RIP Metrics for directly connected networks

I notice that when a RIP speaking router advertises is directly connected networks it advetises them with a hop count of 1 and yet a "show ip route" on a directly connected neighbor doesn't increment that hop count to 2.

From the RFC:
Any host that uses RIP is assumed to have interfaces to one or more networks.  These are referred to as its "directly-connected networks".  The protocol relies on access to certain information about each of these networks.  The most important is its metric or "cost".  The metric of a network is an integer between 1 and 15 inclusive.

If I read that correctly zero is not a valid value, which explains why it advertises directly connected networks with a hop count of one. So my question, is there some type of logic in a Cisco router that says if I receive a RIP advertisment with a cost of one don't increment it. Do all RIP devices act in this same manner?

 

Comments

  • zero cost is only valid if the network is directly attached in which case a route advert is unneccessary.

    Be the router.... if a packets comes in on fa0/0 then exits on fa0/1 that is a hop count. 

    -------fa0/0-Router-fa0/1-------------

    Therefore if I advertise fa0/1 out via fa0/0 then I let every one downstream know that the cost is 1.

    If you are sending out a RIP advert then the returning packets destined for that Destination network must pass a least one hop (that is the router with the directly attached network doing the original advert) 

     

  • For reference I am doing the Vol 1 version 4.1 RIP labs and will use the one entitled "RIP Send-Recieve Version" as an example. R2 and R3 are directly connected as shown.

    10.2.0.0/16--------(R2)s1/1------------------s1/3(R3)--------

    R2#
    *Jun 27 10:33:30.515: RIP: sending v2 update to 224.0.0.9 via Serial1/1 (23.0.0.2)
    *Jun 27 10:33:30.519: RIP: build update entries
    *Jun 27 10:33:30.519:   10.2.0.0/16 via 0.0.0.0, metric 1, tag 0

    R3#
    *Jun 27 10:33:30.931: RIP: received v2 update from 23.0.0.2 on Serial1/3
    *Jun 27 10:33:30.931:      10.2.0.0/16 via 0.0.0.0 in 1 hops

    R3#sh ip route rip
         10.0.0.0/16 is subnetted, 2 subnets
    R       10.2.0.0 [120/1] via 23.0.0.2, 00:00:14, Serial1/3

    As you can see from the debug R2 advertises the 10.2.0.0/16 network with a metric of 1 which R3 recieves. Then looking at R3's routing table the cost to 10.2.0.0 is 1. My question is, why doesn't R3 add 1 to the recieved metric making its cost to 10.2.0.0 2?

  • Now I see the error in my ways. I was under the impression that the receiving router updated the metric upon receiving a routing update. I now realize that the sending router updates the metric prior to sending the routing update.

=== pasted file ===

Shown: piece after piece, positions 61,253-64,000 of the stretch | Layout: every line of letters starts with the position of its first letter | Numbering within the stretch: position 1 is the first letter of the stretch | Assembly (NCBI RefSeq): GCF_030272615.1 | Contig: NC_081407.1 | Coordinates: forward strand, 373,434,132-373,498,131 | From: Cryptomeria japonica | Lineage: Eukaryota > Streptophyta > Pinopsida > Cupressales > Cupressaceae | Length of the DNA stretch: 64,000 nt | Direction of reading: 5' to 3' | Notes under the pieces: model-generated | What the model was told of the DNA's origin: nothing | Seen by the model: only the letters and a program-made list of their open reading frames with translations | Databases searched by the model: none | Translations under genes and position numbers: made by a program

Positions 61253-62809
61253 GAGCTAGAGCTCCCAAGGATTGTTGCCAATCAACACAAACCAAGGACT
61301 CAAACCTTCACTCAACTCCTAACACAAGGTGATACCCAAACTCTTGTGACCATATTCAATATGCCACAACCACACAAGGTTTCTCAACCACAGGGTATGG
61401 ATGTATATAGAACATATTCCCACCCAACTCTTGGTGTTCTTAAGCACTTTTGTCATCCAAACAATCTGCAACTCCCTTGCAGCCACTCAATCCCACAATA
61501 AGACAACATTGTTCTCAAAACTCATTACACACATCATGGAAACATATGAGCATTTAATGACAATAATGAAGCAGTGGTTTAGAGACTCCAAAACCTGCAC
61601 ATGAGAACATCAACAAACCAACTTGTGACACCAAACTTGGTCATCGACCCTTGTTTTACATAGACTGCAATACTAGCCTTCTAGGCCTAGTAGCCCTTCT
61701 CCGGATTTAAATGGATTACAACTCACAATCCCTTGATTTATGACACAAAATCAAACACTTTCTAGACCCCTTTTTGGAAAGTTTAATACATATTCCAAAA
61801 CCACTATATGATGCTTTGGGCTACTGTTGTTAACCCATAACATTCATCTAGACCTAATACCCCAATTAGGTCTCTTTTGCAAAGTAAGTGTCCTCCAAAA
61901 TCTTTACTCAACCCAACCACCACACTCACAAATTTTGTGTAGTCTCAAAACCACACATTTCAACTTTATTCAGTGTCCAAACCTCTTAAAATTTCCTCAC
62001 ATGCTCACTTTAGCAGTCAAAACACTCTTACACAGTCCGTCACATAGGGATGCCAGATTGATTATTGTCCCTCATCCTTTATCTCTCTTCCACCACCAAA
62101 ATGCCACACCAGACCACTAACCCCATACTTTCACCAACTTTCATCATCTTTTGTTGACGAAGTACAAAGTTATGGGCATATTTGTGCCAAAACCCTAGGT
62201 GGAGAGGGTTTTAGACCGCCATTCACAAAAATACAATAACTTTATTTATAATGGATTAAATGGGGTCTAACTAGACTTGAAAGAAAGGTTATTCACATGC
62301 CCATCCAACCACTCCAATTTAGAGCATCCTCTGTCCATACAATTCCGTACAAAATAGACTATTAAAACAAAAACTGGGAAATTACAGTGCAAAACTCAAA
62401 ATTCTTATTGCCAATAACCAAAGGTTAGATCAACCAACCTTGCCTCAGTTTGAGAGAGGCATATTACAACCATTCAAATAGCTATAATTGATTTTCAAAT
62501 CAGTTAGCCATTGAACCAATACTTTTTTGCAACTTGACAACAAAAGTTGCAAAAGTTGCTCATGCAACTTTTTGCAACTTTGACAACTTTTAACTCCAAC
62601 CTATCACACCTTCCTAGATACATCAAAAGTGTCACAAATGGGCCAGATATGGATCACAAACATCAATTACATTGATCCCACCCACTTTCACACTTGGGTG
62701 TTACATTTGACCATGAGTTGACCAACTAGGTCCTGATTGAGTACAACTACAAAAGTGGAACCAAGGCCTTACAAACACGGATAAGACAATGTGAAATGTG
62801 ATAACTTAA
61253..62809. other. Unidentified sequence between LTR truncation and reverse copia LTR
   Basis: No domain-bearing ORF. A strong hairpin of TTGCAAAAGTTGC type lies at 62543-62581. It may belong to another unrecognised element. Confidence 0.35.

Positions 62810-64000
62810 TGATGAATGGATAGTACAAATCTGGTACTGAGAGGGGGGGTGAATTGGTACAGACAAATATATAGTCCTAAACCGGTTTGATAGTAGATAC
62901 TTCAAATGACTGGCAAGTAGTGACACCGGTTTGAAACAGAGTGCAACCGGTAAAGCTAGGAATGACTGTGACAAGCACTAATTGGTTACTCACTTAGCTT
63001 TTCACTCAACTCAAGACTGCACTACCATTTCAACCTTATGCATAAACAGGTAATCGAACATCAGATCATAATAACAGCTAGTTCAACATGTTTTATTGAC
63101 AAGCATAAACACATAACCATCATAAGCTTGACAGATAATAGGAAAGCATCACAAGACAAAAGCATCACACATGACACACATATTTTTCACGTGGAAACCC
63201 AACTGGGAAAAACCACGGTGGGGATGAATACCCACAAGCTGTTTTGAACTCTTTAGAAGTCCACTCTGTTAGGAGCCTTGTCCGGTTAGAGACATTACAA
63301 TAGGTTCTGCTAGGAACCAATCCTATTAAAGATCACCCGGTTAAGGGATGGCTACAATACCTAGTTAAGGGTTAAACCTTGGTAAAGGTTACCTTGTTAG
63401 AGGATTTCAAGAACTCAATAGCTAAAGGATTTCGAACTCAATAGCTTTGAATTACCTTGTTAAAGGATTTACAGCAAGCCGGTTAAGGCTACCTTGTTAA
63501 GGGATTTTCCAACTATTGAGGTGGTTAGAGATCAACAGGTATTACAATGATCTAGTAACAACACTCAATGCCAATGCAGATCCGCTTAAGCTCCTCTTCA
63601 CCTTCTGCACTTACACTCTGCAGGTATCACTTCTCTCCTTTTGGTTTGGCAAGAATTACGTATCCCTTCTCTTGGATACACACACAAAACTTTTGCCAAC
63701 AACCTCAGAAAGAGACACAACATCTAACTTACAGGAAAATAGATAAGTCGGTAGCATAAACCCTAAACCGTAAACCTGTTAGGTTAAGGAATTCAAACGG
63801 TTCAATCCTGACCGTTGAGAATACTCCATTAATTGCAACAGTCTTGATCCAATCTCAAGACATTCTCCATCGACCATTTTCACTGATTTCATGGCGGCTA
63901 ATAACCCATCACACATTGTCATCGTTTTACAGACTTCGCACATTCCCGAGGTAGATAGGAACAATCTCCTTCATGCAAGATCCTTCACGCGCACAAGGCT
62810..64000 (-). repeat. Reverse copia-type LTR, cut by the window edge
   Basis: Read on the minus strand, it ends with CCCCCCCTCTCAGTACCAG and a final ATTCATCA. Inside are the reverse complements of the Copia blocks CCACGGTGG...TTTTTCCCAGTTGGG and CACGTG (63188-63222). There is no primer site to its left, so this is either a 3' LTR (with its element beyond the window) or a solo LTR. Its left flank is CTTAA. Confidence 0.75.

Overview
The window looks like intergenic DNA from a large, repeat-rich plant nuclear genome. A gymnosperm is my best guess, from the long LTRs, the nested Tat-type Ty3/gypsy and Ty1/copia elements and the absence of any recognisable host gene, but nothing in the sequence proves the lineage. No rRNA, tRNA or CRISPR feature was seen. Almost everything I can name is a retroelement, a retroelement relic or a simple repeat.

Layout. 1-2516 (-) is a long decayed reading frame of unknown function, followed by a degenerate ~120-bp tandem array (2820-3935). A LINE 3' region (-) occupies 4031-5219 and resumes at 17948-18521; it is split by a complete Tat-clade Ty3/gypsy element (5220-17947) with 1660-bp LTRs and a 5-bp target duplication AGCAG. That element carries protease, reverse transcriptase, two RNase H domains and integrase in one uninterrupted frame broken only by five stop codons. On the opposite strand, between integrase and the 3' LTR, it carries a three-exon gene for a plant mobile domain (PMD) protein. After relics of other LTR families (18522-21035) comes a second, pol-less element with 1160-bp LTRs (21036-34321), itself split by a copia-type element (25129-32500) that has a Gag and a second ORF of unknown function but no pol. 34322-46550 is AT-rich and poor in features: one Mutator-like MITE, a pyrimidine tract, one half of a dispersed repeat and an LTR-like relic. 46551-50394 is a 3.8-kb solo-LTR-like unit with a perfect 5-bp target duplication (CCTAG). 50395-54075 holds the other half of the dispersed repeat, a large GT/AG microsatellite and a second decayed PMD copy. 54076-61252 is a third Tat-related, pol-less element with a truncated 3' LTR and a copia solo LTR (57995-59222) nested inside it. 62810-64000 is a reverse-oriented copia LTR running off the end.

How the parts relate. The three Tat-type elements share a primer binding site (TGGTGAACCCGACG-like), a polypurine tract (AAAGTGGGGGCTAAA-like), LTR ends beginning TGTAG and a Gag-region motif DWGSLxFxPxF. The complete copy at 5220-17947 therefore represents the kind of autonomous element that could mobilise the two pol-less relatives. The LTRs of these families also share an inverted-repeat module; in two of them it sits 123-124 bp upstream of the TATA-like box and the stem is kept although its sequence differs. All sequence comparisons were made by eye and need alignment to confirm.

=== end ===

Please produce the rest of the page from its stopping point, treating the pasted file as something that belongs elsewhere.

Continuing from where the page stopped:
•  

    Hi dmarsh

     

    The next router does not modify incomings update, only outgoing updated. In case of RIP the router hold the update, and when send to another neighbor its increments its metric to 1 by default (offset-list :-)).

     

    HTH

     

     











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    dmarch...it depends on the Routing Protocol how the inbound update is
    treated …so the "error of your ways" only applies to RIP your spot on with the
    other IGPs on the R&S exam.

    RIP does not update the cost, but.....

    EIGRP does add the cost to get to the neighbor (AD versus FD - FD shows up
    in the Routing Table)

    OSPF also (most of the time - E1s are a special case that kind of does both)
    adds the cost to get to the neighbor to the received metric.  That is
    probably not the best way to express but it works for this thread. 

    Then again OSPF is Link State and Dijkstra, so it really is not a direct comparison
    in terms of treating an update or adding costs…however the metric that shows up
    in the routing table is the sum of the costs of all the links in the path
    including the cost of the local interface. 

    For example you might have a directly attached neighbor via FastEthernet (cost
    of 1) or via serial (cost of 64), but you will not see any of the neighbors networks
    in the routing table with a cost of 1 or 64. 
    It will be the cost of the neighbors interface plus the local cost. 

    So if the neighbor’s interface  is FastEthernet
    you will see 2 or 65 (depending on your local interface FastEthernet or serial),
    or if the neighbor’s interface it is serial, you will see 65 or 128 (local FastEthernet
    or serial). 

    Its important to have this down because any given R&S lab could have several points tied  go IGP metric manipulation.

     

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